An exaptation is a trait that resulted from selection for something other than the trait's current function. Think about feathers. Scientists know from the fossil record that the earliest creatures with feathers didn't fly. So what was the purpose of feathers on these early flightless animals? Maybe they served as insulation (as feathers today do), or maybe they served some other function. Regardless of their actual purpose, what scientists do know is that the feathers didn't have anything to do with flight — which they can tell from the skeletal structure of the fossils (these creatures didn't have wings!).
So although feathers subsequently evolved to be used in flight, the benefit of flight wasn't the selective force responsible for their origin. It just so happened that feathers — an adaptation selected by some fitness advantage unrelated to flight — subsequently became something that natural selection shaped into a wing.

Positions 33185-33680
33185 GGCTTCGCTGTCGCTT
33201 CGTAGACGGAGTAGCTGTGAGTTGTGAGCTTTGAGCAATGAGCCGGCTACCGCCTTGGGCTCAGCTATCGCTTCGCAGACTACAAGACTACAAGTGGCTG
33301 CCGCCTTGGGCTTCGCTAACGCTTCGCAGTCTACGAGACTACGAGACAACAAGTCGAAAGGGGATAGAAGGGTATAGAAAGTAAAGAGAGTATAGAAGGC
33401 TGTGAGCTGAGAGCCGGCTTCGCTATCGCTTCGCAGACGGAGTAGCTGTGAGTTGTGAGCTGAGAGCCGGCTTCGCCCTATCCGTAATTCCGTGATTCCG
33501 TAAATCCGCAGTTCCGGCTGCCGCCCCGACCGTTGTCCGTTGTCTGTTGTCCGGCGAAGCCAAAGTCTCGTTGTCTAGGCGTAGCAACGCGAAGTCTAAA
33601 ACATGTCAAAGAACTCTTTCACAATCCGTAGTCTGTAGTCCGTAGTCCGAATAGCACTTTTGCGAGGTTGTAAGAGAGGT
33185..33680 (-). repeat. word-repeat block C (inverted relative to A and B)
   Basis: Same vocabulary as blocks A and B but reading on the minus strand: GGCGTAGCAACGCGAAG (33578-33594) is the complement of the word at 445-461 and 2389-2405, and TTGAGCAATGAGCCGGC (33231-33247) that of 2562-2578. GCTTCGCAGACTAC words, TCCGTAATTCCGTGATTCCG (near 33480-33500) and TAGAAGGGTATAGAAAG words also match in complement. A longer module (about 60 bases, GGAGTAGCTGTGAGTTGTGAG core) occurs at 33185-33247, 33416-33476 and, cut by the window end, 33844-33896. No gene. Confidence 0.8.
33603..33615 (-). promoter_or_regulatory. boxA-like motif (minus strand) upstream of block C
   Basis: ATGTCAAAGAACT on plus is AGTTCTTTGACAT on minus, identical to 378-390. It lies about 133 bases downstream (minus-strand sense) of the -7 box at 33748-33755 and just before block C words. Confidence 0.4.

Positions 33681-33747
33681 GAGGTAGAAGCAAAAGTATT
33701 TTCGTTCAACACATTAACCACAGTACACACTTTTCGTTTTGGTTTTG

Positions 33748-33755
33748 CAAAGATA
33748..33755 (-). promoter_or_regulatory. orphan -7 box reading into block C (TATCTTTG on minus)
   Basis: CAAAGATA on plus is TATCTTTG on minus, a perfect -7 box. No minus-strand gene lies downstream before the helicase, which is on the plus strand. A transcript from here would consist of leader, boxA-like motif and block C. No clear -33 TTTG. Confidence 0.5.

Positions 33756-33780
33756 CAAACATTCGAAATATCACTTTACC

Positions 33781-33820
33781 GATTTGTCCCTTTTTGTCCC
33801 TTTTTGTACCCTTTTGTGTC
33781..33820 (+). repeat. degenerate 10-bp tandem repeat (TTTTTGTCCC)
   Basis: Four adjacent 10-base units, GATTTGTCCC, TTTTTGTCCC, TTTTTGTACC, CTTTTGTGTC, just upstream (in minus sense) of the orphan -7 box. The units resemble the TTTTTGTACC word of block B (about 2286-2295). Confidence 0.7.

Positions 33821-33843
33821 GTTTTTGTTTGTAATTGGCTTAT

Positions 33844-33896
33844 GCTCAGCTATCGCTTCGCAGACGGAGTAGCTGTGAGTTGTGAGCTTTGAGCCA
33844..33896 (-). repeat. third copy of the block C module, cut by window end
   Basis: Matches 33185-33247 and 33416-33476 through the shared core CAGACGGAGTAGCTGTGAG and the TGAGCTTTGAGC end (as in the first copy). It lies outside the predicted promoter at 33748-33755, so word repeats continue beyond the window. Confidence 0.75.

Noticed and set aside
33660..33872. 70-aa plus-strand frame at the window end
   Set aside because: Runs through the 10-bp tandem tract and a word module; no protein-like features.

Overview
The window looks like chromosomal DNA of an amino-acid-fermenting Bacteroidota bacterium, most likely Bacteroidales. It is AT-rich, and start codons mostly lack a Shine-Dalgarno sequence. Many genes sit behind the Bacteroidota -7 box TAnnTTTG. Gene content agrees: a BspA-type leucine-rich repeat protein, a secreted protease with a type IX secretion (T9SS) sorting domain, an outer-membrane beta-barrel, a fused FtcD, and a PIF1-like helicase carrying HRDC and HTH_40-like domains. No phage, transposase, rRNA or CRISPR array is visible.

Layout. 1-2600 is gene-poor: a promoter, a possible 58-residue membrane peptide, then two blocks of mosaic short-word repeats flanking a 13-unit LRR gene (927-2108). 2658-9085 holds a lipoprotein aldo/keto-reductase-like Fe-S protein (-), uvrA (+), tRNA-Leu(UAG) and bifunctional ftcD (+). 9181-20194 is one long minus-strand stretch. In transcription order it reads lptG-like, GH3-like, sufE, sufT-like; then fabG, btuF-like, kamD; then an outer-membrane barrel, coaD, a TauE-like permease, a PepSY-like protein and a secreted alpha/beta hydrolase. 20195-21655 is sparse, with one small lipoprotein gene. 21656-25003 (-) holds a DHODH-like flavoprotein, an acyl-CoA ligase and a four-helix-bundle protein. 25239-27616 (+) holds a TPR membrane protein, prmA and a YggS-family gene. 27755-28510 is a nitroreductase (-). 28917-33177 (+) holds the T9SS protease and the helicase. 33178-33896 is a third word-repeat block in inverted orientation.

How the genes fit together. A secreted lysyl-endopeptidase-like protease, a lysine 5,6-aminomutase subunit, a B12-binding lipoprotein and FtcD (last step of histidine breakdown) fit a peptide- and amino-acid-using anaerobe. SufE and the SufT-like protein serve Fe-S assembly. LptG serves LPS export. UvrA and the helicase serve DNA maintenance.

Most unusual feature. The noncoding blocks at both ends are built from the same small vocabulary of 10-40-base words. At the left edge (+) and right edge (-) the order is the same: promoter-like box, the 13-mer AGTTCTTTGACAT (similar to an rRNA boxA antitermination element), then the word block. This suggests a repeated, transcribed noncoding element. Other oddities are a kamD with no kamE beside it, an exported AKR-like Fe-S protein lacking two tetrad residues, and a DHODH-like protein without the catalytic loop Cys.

Occasionally, you hear the term preadaptation, which means the same thing as exaptation. The problem with preadaptation is that folks tend to misinterpret the word, thinking that it implies premeditation in the process of selection. But selection isn't premeditated, of course, so the preferred term is exaptation. Truth to tell, however, most evolutionary biologists are likely to say preadaptation instead of exaptation when they're sitting around talking science over a few beers. But that's when happens when scientists get sloppy drunk.
One of the beauties of the evolutionary process is the way that existing structures are altered for new uses. For that reason, scientists always need to be cautious with any specific example in which they state that a particular trait evolved for a particular reason. Why? If you're trying to understand the process of natural selection, you need to make sure that the traits you're examining were actually the result of natural selection.
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